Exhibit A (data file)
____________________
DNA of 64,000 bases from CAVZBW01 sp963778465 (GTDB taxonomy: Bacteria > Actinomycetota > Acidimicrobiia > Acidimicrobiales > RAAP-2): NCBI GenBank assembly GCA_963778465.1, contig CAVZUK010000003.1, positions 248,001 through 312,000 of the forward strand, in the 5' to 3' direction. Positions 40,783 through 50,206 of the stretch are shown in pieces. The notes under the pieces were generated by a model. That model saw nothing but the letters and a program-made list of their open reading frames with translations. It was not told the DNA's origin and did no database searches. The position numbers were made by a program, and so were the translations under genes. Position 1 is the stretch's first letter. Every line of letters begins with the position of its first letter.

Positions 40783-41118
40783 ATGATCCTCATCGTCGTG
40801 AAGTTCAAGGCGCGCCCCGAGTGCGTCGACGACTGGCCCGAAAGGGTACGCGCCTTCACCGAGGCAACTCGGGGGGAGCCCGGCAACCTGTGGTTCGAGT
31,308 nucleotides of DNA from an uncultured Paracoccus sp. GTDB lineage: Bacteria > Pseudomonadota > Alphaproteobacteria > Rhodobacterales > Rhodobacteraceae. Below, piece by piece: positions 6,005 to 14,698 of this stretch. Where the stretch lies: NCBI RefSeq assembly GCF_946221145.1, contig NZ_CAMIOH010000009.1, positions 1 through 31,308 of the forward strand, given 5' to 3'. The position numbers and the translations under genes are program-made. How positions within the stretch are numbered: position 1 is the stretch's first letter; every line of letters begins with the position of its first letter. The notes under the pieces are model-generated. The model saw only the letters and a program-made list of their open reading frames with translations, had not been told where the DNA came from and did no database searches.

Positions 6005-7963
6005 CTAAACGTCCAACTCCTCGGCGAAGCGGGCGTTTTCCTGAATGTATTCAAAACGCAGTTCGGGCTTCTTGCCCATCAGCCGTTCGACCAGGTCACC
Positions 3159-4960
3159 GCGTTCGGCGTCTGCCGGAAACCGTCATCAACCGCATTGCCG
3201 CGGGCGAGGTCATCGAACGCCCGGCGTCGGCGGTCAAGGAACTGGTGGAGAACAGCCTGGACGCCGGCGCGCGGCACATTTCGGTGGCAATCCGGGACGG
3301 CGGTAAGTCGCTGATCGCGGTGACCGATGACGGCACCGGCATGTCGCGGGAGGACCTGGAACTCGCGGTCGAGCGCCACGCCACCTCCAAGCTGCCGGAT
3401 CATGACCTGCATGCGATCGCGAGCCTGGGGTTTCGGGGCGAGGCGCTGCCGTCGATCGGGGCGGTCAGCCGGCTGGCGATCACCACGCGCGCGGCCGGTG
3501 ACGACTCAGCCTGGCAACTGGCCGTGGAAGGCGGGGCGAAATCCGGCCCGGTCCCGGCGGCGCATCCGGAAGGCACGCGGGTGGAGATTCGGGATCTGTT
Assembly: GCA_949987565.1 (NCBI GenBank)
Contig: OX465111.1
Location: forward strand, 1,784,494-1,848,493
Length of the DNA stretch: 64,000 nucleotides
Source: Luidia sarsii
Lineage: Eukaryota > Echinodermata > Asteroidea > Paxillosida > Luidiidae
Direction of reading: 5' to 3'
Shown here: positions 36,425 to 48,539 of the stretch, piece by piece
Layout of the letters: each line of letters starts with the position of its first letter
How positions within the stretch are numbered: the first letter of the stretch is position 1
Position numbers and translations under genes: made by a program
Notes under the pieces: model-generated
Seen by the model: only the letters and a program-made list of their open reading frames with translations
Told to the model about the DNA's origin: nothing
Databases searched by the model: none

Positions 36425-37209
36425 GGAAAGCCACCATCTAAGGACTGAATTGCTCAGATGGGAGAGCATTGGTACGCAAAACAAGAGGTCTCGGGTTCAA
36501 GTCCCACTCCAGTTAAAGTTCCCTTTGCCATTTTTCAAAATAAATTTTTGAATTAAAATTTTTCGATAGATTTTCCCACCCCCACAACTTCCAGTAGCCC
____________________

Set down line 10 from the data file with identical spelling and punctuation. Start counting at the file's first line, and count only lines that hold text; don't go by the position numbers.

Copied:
3201 CGGGCGAGGTCATCGAACGCCCGGCGTCGGCGGTCAAGGAACTGGTGGAGAACAGCCTGGACGCCGGCGCGCGGCACATTTCGGTGGCAATCCGGGACGG